SPEED, John (1552 - 1629). Theatre of the Empire of Great Britaine. Sussex, Described and divided into Rapes with the situation of the Chichester the cheife citie thereof. London: Bassett & Chiswell, 1676.
Single sheet (15 x 20 inches) Full margins showing the plate mark (slight browning to edge).
A stunning map depicting the royal county of Sussex; stretching its border with the counties of Surrey, Kent, and Hantshire. The British Sea can seen alive with sea monsters, firing ships, and waves. Engraved by Jodocus Hondius in his workshop in Amsterdam, this map is a prime example of the level of craft and detail found in the Theatre of the Empire of Great Britaine.
"Jodocus Honius caelavit Anno Domini 1666"
Inset plan of Chichester with its coat of arms accurate presentation of the town, with a lettered guide to position significant streets and buildings. The significance of singling out Chichester on the map comes from its history. The city was founded by the Romans at a point where two of their major roads crossed - a point marked by the lovely 16th century buttercross. The prize of Chichester is its superb medieval cathedral, the only English cathedral visible from the sea, marked dominantly within the inset.
There is a story that when Queen Elizabeth visited Chichester she said: "It is a little London"' and one of the streets in the town has been called that ever since. It isn't entirely true as Little London already appears on 15th century maps, it may have got its name because merchants from London lived and worked there - however, the story adds to the imagination.
The upper right-hand corner of this map bares a detailed coat of arms used by King Charles the First. As King, Charles bore the royal arms undifferenced.
Just beneath the coat of arms, Hondius appropriately depicted the famous Battle of Hastings of 1066 in action. The two coat of arms of the William Duke of Normandy (left) and Harold Godwinson Saxon King of England (right) can be seen soaring above the battle scene. An insert on the lower right corner of the map recounts the historical event of the Battle and its consequence.
Far bottom of the map, displays the four significant Earls and their crests: William de Albania Earle of Chicester and Arundell; John Fitz Allan Earle of Sussex et Arundell; Phillip Howard Earle of Arundell; Robert Radcliffe Earle of Sussex. Also noteworthy is the addition of Leonard L. Dacree Earl of Sussex and his crest, which was not previously printed on map editions before 1666.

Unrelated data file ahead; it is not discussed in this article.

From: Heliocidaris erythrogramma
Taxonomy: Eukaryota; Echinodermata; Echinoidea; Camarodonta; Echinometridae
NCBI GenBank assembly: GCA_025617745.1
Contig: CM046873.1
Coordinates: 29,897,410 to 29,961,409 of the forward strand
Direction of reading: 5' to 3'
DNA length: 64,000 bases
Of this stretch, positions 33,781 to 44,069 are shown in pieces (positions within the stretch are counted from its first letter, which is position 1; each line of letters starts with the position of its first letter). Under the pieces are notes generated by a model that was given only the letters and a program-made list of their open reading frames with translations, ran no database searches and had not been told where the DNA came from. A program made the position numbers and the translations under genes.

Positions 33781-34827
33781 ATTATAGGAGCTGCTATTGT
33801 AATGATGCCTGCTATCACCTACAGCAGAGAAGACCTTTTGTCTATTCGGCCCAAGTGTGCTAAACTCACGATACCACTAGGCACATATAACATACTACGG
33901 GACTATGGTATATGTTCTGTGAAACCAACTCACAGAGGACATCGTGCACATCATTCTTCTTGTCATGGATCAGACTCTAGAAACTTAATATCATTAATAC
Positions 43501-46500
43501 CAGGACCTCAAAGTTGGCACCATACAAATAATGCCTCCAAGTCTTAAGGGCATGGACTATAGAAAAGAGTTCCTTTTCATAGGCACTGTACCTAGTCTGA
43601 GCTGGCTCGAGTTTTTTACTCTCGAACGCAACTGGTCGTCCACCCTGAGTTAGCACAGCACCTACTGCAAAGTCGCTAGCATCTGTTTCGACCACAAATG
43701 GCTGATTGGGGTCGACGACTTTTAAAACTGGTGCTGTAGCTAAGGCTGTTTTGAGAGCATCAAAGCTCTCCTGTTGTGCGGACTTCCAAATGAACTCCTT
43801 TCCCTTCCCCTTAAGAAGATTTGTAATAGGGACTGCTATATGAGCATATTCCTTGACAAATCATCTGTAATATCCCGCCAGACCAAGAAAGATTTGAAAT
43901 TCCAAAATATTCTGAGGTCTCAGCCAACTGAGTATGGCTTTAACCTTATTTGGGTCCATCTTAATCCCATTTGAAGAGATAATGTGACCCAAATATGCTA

"Sussex described and divided into Rapes with the situation of Chichester the cheife citie thereof. And the armes of such Nobles as have bene dignified with the title of Earles since the conquest and other accidents therein observed."
"Described by JOHN NORDEN. Augmented by John Speede And are to be sold in popes head Alley against the Exchange by I.S. and George Humble cum privilegio".
The county maps found in the Theatre of the Empire of Great Britaine were the first consistent attempt to show territorial divisions, but it was mainly Speed's town plans that were the major innovation and probably his greatest contribution to British cartography. Together, they formed the first printed collection of town plans of the British Isles and, for at least 50 of the 73 included in the Theatre, it was the first time these towns had been mapped. While being the first English atlas of the British Isles, Speed's Atlas was also one of the first attempts to accurately survey Ireland and to incorporate a comprehensive list of their town plans into the maps. The 1676 edition of Speed's atlas never came with original color. The examples of this map of Sussex should always be uncolored and never colored.
Born in Cheshire, John Speed developed his interest in maps in the 1580s, after moving to London to pursue his passions outside of tailoring. He there joined the Society of Antiquaries, where his enthusiasm for cartography won him the attention of William Camden, Robert Cotton, and Sir Fulke Greville. By working with these figures, Speed was able to do a large amount of research for his own work. In 1596, Greville bequeathed Speed with an unlimited allowance to research, and then later write, the Historie of Great Britaine. It was during this project which Speed had the encouragement to add a cartographic supplement to the work - what we today know as his most famous atlas. After being first published in 1611-1612, the 'Theatre of Great Britain' dominated the seventeenth-century English map market, going through many reprints and editions.
Thanks to the Atlas' success, Speed earned the title of England's most well-known Stuart period cartographer and his work became the blueprint for folio atlases until the mid-18th century. Historically, Speed is also noted for placing England into the mainstream of map publishing, which had been dominated by the Dutch since the late sixteenth century.
This map of Sussex is an excellent part of the Theatre of the Empire of Great Britaine, and would be an outstanding addition to all map collections.
For more information on this map, or a warm welcome to see other maps and books of our collection at 72nd Street NYC, please contact Natalie Zadrozna.